You can check that configuration is good by running the following command in the working tree:
When changing Buildbot version (by editing the Makefile variable), it's necessary to install it. This can be done with the following command:
Exit out from Buildbot's shell by running "exit" or pressing CTRL+D. Then, you can reload or restart the Buildbot process with systemd.
Once Buildbot is upgraded or code not related to configuration has changed, Buildbot must be restarted. Reloading configuration is not enough.
sudo systemctl reload buildbot sudo systemctl restart buildbot
Platforms are never built on the Buildbot server. They are pulled from ScummVM docker registry or transmitted directly from maintainer computer using ssh when the needed pieces are not freely redistributable (Apple SDK for example).
On the server, the command to download platforms from the registry must be run from working tree:
Once the newly downloaded platforms are fully tested, don't forget to cleanup old images with the following command:
docker image prune
Managing Docker images
All images are built on the maintainer computer using Make from the code pushed to dockerized-bb.
The build is done in two phases: toolchain and worker. Toolchain is where all the tools are built and worker is built using the toolchain and Buildbot software.
To build necessary images, the following tools are needed :
- GNU M4,
- GNU Make
Once everything is installed, you need to checkout the dockerized-bb repository. You can create a Makefile.user file out of the example one to customize the platforms you are interested in building and downloading.
When it's done, running the following command will build the toolchain and the worker for the desired platform and push it to the Docker registry:
make toolchains/<platform> workers/<platform> workers/<platform>/push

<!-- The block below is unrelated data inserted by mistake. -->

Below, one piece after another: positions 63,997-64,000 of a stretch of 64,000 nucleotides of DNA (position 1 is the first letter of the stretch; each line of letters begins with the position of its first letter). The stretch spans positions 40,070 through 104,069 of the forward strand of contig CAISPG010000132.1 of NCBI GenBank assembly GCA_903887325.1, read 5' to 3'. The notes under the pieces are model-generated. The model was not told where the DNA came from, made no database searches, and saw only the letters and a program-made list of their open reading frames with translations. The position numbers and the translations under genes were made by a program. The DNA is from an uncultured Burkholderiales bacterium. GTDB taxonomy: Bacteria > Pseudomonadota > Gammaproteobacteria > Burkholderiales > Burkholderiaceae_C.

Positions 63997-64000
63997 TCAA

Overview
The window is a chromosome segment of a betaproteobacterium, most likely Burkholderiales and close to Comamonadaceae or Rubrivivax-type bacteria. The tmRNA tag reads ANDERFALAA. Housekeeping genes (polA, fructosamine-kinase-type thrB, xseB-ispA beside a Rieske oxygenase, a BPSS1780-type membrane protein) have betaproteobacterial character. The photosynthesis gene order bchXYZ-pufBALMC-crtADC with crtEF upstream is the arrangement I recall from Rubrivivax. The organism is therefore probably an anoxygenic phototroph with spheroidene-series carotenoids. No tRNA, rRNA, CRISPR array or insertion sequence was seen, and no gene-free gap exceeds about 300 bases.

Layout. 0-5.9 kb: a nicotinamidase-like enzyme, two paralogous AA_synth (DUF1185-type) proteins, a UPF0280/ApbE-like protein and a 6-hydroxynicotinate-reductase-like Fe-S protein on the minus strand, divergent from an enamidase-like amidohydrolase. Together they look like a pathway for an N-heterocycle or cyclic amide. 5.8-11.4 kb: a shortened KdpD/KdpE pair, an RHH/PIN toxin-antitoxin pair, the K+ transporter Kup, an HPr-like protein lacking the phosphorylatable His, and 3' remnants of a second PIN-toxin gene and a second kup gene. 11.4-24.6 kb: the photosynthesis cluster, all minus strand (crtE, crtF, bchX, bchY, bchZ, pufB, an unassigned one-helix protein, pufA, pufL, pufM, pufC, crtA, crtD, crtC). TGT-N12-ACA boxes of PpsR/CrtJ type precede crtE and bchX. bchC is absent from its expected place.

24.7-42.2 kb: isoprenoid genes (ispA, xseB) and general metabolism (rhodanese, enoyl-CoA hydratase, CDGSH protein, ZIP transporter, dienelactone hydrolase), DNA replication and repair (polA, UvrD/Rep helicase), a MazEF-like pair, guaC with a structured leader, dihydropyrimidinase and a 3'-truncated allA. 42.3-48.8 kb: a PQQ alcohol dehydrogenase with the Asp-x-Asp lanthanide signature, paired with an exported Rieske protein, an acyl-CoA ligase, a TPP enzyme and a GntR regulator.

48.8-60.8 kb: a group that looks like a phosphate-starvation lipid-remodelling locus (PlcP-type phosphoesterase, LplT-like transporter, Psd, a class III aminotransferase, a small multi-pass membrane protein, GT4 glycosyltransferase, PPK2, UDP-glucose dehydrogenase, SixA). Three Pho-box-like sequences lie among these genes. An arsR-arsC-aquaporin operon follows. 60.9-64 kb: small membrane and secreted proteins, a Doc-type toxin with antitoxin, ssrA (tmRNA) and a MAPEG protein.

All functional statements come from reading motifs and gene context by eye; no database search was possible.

Dependencies are handled so running only the last command will create the toolchain, the worker and upload it.
You need an account with the proper rights to push on ScummVM Docker registry. Registry can be customized in Makefile.user if it's needed.
To optimize the disk space when pulled on the server, it's better to build all the platform images on the same machine. They will share all the layers they have in common.
Rebuilding Toolchain Libraries
It is periodically necessary to update the toolchain libraries for newer version releases or to add new library dependencies.
This is a basic outline procedure for how to do this.
On your local copy of dockerized-bb repository, you can run the following command (needs Python):
This command will list all outdated packages versions. It makes easier to track all updates.
Do the needed edits to the various files (for example update the date of the Debian image to have the latest one available).
When possible tags with specific versions are used (dates, git commits identifiers, version number, ...). It ensures images can be replicated everywhere and helps to debug problems.
When all versions have been updated rebuild needed images with:
make toolchains workers
Again, specifying workers alone will rebuild toolchains before when needed. Eventually, you can push all the images with the following command:
make push-toolchains push-workers
As the images are independent, both must be specified when you want to push all types of images.